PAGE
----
Must Read Blog June 20, 2024

Impact Evidence and Standards of Evidence: Part 2

Trust vs Evidence: Continuing the Conversation

Our last impact article discussed the delicate balancing act between trust and evidence. In this follow-up piece, we’ll discuss some approaches and frameworks which can help philanthropists and impact investors manage and formalize their definition of “what is enough evidence for me to be satisfied I’m making the right choice?”


Framework for Clarity: Nesta’s Approach to Impact Evaluation

The tool we use most frequently in our work is the U.K. foundation Nesta’s standards of evidence framework. Their whole approach to impact investing is well worth reading, and this is a particularly flexible and transferable element of it. It provides a clear way of identifying what you want for different levels and types of interventions and applies to all fields:


Visualization of Nesta’s standards of evidence:



The U.S. Department of Education’s ESSA tiers of evidence are similar to Nesta’s, with further detail relevant to K-12 materials in the United States. As many readers will know, funding has been tied to the ESSA standards, giving them real importance.


Applying Standards of Evidence

Here at Tyton, we have used this framework in both philanthropic and impact investing contexts. For example, it is a component of our work on the Cambiar THRIVE grant in the U.S. around family engagement, where we have provided it to grantees to help them think about their own stage of development; and, here in Europe, it is a key element of the new Creas Impacto fund’s investment criteria, where different standards of impact evidence are required for different stages of a business (e.g., Seed vs. Series A).



No framework solves every issue. Challenges emerge towards the more rigorous end of the evidence spectrum. In healthcare, large-scale randomized controlled trials (RCTs) are the gold standard of evidence. This approach is taken in education, notably in ESSA Tier 1 and by the English Education Endowment Foundation and UK National Foundation for Education Research.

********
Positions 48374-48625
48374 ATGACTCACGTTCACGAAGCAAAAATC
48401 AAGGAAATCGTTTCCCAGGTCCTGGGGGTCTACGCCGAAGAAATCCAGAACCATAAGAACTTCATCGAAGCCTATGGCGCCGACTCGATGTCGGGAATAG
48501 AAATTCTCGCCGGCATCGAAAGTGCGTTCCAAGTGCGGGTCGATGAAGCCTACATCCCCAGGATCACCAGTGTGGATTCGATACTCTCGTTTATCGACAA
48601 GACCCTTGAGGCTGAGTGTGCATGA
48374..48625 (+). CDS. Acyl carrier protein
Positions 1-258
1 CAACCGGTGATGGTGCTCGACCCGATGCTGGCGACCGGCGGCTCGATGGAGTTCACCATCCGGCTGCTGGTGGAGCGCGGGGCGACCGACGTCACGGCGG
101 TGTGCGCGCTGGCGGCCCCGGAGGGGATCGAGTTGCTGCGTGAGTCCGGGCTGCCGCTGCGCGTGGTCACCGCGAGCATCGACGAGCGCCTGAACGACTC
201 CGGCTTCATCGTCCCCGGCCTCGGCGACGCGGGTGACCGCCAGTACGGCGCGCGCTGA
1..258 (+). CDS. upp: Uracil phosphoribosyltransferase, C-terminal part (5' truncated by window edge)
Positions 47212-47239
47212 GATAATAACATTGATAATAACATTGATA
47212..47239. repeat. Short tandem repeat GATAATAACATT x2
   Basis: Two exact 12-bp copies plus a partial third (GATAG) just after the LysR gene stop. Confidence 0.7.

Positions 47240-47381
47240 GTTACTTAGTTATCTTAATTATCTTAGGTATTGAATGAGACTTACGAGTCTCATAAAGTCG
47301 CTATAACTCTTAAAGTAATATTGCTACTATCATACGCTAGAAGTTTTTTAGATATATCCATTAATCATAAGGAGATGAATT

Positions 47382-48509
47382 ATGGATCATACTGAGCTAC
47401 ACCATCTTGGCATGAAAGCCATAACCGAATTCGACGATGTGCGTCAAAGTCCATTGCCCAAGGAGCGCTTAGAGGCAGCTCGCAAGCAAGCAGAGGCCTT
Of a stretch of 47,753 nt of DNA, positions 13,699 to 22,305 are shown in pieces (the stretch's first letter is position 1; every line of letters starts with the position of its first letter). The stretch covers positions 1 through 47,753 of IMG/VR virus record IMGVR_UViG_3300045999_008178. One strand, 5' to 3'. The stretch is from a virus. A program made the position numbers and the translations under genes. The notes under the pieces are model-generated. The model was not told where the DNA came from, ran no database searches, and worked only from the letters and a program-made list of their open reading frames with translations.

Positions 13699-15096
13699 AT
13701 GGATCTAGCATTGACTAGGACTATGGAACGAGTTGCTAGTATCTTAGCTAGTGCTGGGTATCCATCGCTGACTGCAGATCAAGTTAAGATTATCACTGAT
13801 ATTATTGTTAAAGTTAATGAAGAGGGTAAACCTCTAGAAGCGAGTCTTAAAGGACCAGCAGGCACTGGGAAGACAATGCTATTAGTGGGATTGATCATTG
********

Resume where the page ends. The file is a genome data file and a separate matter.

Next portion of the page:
However, there is some debate about “the challenge of context” in education – can you safely generalize between different classrooms with very different students and very different teachers in very different cultural contexts? Even if you accept that randomization mitigates this problem, we now face an even more significant challenge to the RCT: the pace of change. The large amount of time (and money) required to effectively carry out an RCT in education has made it somewhat prohibitive in most contexts. With the rise of artificial intelligence and the corresponding acceleration of change, the shortcomings of RCT are even more stark.

The hottest area of education innovation right now, large language model artificial intelligence (LLM) applications, is changing so fast that we think it is impossible to stand up and run RCTs that look at LLM AI tools. By the time you have even got the study through all the necessary approvals, let alone started, there will be a new version of the technology (we’re currently experimenting with Chat GPT 4o, released in the last few weeks, and part of more-than-monthly feature improvements to this tool alone).

Should we evolve our use of frameworks such as Nesta’s to adapt to a more rapidly evolving ecosystem? Do we need to learn to accept a lower level of certainty to be able to evaluate the myriad of products and features that spring up every month? Is the only way to understand the efficacy of AI to use AI itself?


Beyond RCTs: Innovation Outpacing Evidence

If you are evaluating traditional education solutions, or are braving the new frontier of AI in education and have an innovative way of gathering and assessing “what works,” we’d look forward to hearing from you and sharing it more widely with the field. Never has it been more important to separate the rhetoric from the messy reality!

In case you missed it, we encourage you to check out part one of our series on Evidence and Standards of Evidence.